UPDATE: Warren Hill was granted a stay of execution by a Georgia court just hours before his scheduled execution on July 15. A hearing is scheduled for July 18 to consider challenges to a new state law that shields the identity of the lethal injection drug's manufacturer and the prescribing physician from the public. (Atlanta Journal-Constitution, July 15, 2013).

As a petition on behalf of Georgia death row inmate Warren Hill awaits consideration by the U.S. Supreme Court, the role of habeas corpus in protecting defendants' fundamental rights has assumed greater importance. A recent article by Lincoln Caplan in the American Prospect explores the significance of the "Great Writ." This guarantee of constitutional protections allows federal courts to determine whether an inmate is being held in violation of the Constitution or other laws, and has been used to challenge death sentences that may have been unlawful. In 1996, the Antiterrorism and Effective Death Penalty Act (AEDPA) was passed by the U.S. Congress, imposing a time limit on filing such petitions and generally allowing only one such petition. Hill's recent appeal containing clear proof of his mental retardation to the U.S. Court of Appeals for the 11th Circuit was denied because the court said it was a second petition and could only be considered if it related to his innocence, rather than his death sentence. In a dissenting opinion, Judge Rosemary Barkett wrote, “The perverse consequence of such an application of AEDPA is that a federal court must acquiesce to, even condone, a state’s insistence on carrying out the unconstitutional execution of a mentally retarded person.” Hill is scheduled to be executed on July 15 unless the Supreme Court intervenes.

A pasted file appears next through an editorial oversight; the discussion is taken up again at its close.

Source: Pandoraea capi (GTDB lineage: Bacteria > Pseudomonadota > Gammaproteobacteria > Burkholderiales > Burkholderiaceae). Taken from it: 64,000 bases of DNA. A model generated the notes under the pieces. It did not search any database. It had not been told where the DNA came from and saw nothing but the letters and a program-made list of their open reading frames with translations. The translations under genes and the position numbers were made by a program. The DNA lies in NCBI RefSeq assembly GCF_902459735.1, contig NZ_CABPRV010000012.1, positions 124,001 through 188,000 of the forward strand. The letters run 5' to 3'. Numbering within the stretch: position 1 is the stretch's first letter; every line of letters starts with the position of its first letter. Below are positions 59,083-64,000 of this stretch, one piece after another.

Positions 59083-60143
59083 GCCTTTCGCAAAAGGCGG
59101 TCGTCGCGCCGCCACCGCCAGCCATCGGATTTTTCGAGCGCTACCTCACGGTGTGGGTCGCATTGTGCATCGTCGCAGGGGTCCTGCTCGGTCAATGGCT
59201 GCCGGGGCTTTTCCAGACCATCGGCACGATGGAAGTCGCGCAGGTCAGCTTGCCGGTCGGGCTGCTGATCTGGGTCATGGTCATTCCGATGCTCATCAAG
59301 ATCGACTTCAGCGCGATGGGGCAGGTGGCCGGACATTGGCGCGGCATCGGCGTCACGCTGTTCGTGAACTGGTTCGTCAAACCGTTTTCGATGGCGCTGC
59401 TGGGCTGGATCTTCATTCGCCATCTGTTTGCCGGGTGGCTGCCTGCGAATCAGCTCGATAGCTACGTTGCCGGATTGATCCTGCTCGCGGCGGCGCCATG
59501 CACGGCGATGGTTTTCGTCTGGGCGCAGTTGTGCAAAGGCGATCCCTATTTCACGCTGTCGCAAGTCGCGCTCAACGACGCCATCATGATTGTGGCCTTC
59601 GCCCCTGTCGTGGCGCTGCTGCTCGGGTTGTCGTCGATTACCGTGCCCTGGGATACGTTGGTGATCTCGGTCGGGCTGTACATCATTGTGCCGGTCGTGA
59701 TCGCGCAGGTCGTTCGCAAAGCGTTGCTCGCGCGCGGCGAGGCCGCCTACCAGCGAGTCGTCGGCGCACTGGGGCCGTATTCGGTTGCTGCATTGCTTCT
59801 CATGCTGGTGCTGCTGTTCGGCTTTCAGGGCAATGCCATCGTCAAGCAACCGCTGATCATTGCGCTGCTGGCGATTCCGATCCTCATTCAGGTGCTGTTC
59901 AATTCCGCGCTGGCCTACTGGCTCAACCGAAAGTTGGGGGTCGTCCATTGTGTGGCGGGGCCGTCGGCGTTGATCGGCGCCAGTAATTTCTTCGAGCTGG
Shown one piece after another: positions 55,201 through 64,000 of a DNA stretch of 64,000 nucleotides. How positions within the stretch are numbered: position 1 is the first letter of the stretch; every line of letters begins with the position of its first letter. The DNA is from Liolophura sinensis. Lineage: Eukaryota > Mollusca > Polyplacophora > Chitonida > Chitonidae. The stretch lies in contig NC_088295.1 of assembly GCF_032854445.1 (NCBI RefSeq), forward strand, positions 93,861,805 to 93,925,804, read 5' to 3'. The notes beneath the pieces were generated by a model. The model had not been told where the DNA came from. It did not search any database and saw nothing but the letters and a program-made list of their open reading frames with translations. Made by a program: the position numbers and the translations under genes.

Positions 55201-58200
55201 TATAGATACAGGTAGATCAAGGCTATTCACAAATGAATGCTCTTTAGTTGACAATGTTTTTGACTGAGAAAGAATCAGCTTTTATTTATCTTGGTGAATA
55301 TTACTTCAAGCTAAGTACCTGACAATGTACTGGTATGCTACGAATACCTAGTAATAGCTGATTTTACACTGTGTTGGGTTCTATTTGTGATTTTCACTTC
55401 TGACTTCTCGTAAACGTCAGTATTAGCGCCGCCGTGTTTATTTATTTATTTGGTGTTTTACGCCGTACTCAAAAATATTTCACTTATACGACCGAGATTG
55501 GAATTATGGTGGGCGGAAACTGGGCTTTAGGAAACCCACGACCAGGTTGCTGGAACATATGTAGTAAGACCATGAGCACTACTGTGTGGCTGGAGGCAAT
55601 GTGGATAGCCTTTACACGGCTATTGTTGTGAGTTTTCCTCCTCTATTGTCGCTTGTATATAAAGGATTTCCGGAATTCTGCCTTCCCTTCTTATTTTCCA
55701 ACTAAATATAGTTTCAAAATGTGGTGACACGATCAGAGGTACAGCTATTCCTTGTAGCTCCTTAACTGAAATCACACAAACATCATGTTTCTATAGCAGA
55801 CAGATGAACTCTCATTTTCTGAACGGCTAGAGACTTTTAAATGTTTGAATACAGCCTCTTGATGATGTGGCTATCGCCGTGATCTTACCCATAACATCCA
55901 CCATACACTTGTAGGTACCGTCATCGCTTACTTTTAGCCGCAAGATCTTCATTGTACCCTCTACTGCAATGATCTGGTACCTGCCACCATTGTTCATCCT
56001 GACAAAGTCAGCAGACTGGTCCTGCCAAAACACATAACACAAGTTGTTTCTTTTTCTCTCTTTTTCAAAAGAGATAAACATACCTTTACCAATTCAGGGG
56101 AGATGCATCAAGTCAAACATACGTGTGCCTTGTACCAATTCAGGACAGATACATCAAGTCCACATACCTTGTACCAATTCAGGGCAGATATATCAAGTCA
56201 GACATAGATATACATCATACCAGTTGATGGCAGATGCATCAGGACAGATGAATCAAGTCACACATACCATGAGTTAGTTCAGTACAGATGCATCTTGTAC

INTELLECTUAL DISABILITY: Georgia Inmate Appeals Intellectual Disability Claim to U.S. Supreme Court

On May 23, lawyers for Georgia death row inmate Warren Hill (pictured) petitioned the U.S. Supreme Court to prevent his execution, citing strong evidence that Hill has an intellectual disability. Three mental health experts who testified in 2000 that Hill did not have an intellectual disability have now changed their mind about the inmate’s mental health. According to the petition, “all seven mental health experts who have ever evaluated Hill, both the State’s and Hill’s, now unanimously agree that he is mentally retarded.” In Georgia, capital defendants are required to prove “mental retardation” beyond a reasonable doubt. It is the only state in the country that sets such a high burden of proof for such claims. Lawyers for Warren Hill claim that Hill’s execution will violate the Court’s ruling in Atkins v. Virginia (2002), which prohibits the execution of individuals with intellectual disabilities. In the petition to the Court, the lawyers urged, “Every court to which Mr. Hill has petitioned in an effort to present this new and compelling evidence has denied him an opportunity to prove the merits of his claim. The Georgia State Board of Pardons and Parole has likewise refused to reopen proceedings in light of this evidence. This Court accordingly is Mr. Hill’s last and only hope to avoid an execution that is flat-out prohibited by the Eighth Amendment.”